MONROE — For a century, the Washington State Reformatory has housed hundreds of prisoners. By the end of October, it will be empty.
Both cell blocks in the reformatory are being shuttered as part of the state’s response to empty prison beds, staffing shortages and funding cuts. Hundreds of Monroe prisoners are being relocated around the state — upending life for prisoners and their family members.
Reformatory units are undergoing what is called a “warm closure,” meaning they will not be staffed but will still have utilities connected if they need to be reopened.
Overall, about 450 people are being moved out of the reformatory. It’s one of five units that make up the Monroe Correctional Complex. As incarcerated men load onto buses to be driven across the state, many feel anxiety for how it could affect their health, their family relationships and their access to education behind bars.
Many incarcerated men have said Monroe has a safer culture compared to other prisons around the state.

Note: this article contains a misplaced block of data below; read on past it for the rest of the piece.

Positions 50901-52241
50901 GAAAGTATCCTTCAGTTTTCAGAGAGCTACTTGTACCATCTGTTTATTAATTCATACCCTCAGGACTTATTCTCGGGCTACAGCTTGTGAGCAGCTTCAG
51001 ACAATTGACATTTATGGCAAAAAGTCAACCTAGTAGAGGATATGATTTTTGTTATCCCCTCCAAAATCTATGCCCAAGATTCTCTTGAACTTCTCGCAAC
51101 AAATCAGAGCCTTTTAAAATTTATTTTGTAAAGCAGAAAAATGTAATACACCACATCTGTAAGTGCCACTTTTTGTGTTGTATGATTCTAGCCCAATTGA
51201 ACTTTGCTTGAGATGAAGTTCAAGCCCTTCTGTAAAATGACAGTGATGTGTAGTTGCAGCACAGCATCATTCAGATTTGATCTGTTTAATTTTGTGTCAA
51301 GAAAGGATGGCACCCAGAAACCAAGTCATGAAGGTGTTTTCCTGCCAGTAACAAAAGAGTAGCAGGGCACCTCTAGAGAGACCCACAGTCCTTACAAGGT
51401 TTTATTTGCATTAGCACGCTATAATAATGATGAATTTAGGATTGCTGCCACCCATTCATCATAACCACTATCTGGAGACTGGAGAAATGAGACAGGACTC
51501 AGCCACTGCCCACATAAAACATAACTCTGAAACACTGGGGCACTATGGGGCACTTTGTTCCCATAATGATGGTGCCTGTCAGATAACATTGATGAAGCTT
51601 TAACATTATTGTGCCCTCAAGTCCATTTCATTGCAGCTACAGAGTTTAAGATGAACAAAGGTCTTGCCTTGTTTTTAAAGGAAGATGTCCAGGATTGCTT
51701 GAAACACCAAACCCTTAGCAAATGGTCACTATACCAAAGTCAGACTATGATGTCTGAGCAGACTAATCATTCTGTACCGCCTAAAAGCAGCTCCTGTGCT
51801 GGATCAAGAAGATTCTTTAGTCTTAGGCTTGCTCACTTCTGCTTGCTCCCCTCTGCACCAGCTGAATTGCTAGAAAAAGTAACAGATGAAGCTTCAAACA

“When I leave, there are so many factors that will negatively impact my life,” prisoner Bryan Glant said.
Glant’s father is 74. If the son is transferred, his father will have difficulty visiting. Glant is Jewish, he said, and he feels comfortable openly practicing at Monroe. When he was housed at another prison east of the Cascades, it was clear that other non-Jewish prisoners “let’s just say frowned upon my religious practice.”
Officials plan to fully vacate the reformatory by Oct. 31, Department of Corrections spokesperson Rachel Ericson said.
For years, state Corrections had discussed closures at the Monroe prison to cut costs. The facility opened in 1910. It has the highest operating cost out of all the state’s prisons, according to a 2019 report.